One door has closed but another has opened for Bristol-Myers Squibb’s (NYSE:BMY) Opdivo. While data presented at Esmo confirmed its disappointing showing in first-line lung cancer, the company can console itself with impressive results in head and neck cancer.
The data from the Checkmate-141 study could add yet another new indication to Opdivo’s already impressive roster (see table below). Merck & Co’s (NYSE:MRK) Keytruda is already approved in head and neck cancer, but Bristol claims that Opdivo is the first and only PD-1 inhibitor to show an overall survival benefit over standard of care.
In fact, the one-year overall survival rate with Opdivo was more than double that seen with standard therapy, at 36% and 17% respectively.
The improvement in survival was also independent of tumor PD-L1 expression – although there was a suggestion of greater benefit in patients with PD-L1 expression of 1% or more when compared to non-expressers, it did not reach significance.
Opdivo therefore looks on track for approval in the same indication that Keytruda got the nod for in August: recurrent or metastatic squamous cell carcinoma of the head and neck after platinum therapy, regardless of PD-L1 status. A decision from the FDA is expected on November 11.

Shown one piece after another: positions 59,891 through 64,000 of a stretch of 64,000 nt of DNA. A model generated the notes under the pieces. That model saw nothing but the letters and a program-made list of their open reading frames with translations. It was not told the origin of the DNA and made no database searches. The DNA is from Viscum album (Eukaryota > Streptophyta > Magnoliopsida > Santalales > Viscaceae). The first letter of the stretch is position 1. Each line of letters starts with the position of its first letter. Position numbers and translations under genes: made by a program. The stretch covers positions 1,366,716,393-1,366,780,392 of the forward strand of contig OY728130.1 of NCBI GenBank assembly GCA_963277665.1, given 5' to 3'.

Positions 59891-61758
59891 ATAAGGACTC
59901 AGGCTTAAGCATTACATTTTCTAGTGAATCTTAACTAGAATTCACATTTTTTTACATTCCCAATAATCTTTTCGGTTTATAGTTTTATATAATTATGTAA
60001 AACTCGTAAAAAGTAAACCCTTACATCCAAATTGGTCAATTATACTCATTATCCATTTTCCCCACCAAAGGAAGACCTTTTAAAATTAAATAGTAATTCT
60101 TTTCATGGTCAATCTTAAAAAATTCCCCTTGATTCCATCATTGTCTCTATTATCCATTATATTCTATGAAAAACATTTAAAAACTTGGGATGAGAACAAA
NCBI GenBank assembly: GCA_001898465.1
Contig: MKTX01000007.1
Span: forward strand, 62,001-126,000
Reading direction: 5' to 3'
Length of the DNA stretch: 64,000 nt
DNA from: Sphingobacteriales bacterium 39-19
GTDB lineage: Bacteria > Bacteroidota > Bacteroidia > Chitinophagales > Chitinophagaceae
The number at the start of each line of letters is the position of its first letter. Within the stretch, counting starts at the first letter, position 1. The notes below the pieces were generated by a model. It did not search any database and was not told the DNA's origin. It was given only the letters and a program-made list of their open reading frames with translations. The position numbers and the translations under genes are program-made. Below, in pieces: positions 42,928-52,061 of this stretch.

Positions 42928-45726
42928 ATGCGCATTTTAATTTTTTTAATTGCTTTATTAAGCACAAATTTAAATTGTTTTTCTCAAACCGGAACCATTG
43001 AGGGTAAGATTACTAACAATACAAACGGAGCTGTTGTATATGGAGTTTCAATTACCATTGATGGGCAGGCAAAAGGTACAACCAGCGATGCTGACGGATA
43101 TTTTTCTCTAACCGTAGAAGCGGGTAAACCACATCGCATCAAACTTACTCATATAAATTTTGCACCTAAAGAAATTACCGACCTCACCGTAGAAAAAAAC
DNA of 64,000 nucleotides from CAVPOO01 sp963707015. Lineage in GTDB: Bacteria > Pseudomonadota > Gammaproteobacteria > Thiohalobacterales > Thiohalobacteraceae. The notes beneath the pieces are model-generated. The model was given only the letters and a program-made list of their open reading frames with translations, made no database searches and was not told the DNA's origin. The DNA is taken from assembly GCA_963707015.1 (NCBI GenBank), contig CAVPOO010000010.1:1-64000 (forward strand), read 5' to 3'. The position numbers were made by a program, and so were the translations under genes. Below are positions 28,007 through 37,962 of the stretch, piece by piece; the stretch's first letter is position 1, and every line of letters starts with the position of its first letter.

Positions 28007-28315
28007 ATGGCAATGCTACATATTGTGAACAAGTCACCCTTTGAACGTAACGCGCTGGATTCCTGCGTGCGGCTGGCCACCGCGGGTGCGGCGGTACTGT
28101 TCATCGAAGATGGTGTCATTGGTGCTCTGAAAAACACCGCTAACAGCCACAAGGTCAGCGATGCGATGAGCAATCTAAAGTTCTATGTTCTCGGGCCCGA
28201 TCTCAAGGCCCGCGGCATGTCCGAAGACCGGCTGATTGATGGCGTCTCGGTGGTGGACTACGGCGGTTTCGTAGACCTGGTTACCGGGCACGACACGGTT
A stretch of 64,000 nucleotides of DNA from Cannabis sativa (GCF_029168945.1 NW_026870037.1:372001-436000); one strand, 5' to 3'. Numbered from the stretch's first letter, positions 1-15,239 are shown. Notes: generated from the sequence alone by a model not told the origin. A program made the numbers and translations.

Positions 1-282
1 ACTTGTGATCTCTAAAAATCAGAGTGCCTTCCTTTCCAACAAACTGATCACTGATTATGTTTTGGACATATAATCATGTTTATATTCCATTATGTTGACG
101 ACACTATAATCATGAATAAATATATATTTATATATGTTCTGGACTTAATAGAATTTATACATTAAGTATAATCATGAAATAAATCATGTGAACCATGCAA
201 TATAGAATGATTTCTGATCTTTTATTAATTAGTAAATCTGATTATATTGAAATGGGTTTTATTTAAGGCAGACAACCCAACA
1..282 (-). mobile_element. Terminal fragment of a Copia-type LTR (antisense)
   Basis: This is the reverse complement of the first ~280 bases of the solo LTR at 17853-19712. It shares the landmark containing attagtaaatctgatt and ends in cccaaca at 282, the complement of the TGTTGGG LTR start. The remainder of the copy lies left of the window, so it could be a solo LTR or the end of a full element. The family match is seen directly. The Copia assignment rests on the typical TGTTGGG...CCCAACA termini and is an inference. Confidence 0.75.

And with the Keytruda approval based on the surrogate endpoints of objective and complete response rates, Opdivo’s more robust dataset could help it capture market share, if it does get the go-ahead as expected.
Checkmate-141, presented at Esmo yesterday and simultaneously published in the NEJM, compared Opdivo with the investigator’s choice of therapy – methotrexate, docetaxel or cetuximab. Median overall survival, the primary endpoint, was 7.5 months with Opdivo versus 5.1 months in the standard therapy group.
However, head and neck cancer is a smaller indication than first-line non-small cell lung cancer, where Opdivo now faces the prospect of falling behind Keytruda. Merck’s drug stole the show at Esmo with stellar results from Keynote-024 and, to add insult to injury, data from the Checkmate-026 trial of Opdivo in first-line NSCLC turned out to be even worse than expected.
Merck is now in the driving seat in lung cancer for at least the next 12-18 months, Leerink analysts estimate. And the head and neck success did nothing to stop Bristol’s share price opening down 9% today. Bristol has won a small skirmish, but lost the bigger battle.